1802. Dr. Bryan O’Connor Born c 1766, Bantry, West Cork, Transported to Australia for United Irishmen Offences . Papers from Australian Archives 1802.
The Limrick family. My great great grandmother (Mark O’Connor, Australia) was Ann Limrick Starkey (Starkie) born in Rosscarbery to Wm Starkie and Anna Maria Alcock, (her father was the nephew of Henry Alcock of wilton in Co. Wexford. Her father was Wm Henry Loftus Alcock, transported with his brother in law Dr Bryan O’Connor of Bantry to Australia for being United Irishman and Wm for visiting Dr Bryan O’Connor in Goal.
Dr Bryan O’Connor’s wife was Jane McCarthy. A Florence McCarthy and another McCarthy were transported to Australia with Bryan. Florence must have died as he was not heard from again.
The marriage of Dr. Bryan O’Connor would explain his association with Barrister Alexander McCarthy. Caheagh is Jane McCarthy’s her home place about 7 miles from Bantry possibly of one of the McCarthy family the major landowner pre 1650 of the area later probably middle men
Dr Bryan O’Connor did in fact return to Ireland after receiving a full pardon in 1809, his brother in law, Wm Henry Loftus Alcock, never did return to Ireland from Australia. Dr O’Connor had a medical practice in Clonakilty, where he lived with his wife Jane until he passed away in Clonakilty in 1830 from Basil O’Connell Newspaper Extracts, Dr Casey:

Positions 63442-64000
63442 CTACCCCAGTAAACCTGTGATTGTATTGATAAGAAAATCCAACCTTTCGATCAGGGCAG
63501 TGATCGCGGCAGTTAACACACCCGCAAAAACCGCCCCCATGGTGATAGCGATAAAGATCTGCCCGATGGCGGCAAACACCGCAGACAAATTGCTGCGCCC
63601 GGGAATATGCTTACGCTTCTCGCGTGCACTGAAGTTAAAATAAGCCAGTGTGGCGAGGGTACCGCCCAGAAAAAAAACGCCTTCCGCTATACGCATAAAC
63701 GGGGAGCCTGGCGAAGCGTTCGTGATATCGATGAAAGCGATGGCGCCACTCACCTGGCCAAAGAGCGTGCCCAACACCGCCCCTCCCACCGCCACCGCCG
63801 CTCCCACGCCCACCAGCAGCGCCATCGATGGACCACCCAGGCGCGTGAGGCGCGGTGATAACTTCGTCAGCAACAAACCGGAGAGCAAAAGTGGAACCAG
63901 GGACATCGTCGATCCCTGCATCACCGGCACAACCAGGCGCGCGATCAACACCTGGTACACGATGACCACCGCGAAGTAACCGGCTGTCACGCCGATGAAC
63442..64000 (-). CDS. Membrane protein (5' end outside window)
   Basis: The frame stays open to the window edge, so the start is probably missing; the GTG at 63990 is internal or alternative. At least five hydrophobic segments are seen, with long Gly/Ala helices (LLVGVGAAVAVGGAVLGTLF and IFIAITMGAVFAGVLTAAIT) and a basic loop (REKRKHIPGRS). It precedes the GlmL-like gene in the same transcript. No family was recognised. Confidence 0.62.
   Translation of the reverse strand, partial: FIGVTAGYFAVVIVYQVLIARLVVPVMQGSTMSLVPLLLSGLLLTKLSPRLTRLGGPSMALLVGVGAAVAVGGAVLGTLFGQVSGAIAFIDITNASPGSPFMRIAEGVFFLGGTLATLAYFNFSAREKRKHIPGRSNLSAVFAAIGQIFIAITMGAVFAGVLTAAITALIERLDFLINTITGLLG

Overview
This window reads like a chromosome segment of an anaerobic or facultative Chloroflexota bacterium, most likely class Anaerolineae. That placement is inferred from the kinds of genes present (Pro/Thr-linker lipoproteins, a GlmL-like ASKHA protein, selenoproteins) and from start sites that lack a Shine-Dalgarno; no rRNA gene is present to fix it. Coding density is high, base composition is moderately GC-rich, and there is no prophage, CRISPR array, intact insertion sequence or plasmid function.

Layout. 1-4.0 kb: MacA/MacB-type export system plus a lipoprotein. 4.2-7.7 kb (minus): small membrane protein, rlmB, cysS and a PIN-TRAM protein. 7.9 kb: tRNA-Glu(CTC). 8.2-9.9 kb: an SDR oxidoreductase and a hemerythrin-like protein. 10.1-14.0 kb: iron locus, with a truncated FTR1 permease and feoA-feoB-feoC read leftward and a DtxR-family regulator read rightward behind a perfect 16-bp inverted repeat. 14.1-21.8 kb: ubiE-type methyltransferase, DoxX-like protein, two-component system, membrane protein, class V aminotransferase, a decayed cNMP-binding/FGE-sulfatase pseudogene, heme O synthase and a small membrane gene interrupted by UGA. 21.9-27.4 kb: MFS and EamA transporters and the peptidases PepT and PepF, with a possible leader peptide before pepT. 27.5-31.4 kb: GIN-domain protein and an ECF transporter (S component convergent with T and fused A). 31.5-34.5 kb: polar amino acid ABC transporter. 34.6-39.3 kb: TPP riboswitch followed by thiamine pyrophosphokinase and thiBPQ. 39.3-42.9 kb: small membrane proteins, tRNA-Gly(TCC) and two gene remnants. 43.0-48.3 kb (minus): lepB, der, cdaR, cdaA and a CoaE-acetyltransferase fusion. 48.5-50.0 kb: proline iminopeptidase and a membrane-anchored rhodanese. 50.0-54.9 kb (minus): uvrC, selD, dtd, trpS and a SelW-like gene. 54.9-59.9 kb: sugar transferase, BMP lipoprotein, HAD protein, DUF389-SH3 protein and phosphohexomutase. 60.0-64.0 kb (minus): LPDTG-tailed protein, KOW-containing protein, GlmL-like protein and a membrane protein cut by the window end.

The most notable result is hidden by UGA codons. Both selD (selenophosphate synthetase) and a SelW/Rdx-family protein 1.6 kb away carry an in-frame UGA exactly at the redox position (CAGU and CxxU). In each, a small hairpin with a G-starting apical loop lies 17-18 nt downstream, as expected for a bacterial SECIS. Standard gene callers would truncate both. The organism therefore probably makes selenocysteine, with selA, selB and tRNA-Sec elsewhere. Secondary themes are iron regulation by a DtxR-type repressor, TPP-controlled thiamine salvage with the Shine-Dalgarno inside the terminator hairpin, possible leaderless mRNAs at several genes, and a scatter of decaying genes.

Sale 1857 O’Connor/Jagoe Estate Bantry Landed Estates Court:
Jagoe/O’Connor family early draft paper:
Courtesy Elizabeth Thorn, Australia:
To His Excellency Governor King &c &c &c The Memorial of William Henry Alcock
Your memorialist on the presumption that his name is among those Your Excellency has now the goodness to transmit to Government humbly approaches your Excellency with a Very few Lines.
That your memorialist previous to his being sent here, had served in His Majestys Troops, both of the line and Militia, abroad & at Home; the space of eleven Years –and during the Whole of the late Rebellion, actually fought; and to the utmost of his abilities, acted against those very Men as one of whom he has been sent here! That, visiting Dr O’Connor, his Brother in Law in prison; was construed into a correspondence with the Rebels – Doubly criminal in him as a British Officer: at least, rendered so by the complexion of the Times; and immediately laid hold of by a party more of family than political; who succeeded, notwithstanding the unblemished character given him even by his prosecutor; in working his ruin. Inshort could he lay before your Excellency the proceedings of the Court Martial; they alone he trusts, would exculpate him from even the shadow of suspicion. They were so unsatisfactory to his Excellency the Marquis Cornwallis, that he ordered them to be revised. But his Family prevailed; and, your memorialist fill a Sacrifice.
That your memorialists situation here is more irksome & unpleasant, than can be easily imagined [Page 67]
cut off from that Part of society to which he feels he belongs and his former habits of life, also, rendering him unable to help himself manually as others, he is actually in want of all the comforts; & many of the necessaries of Life .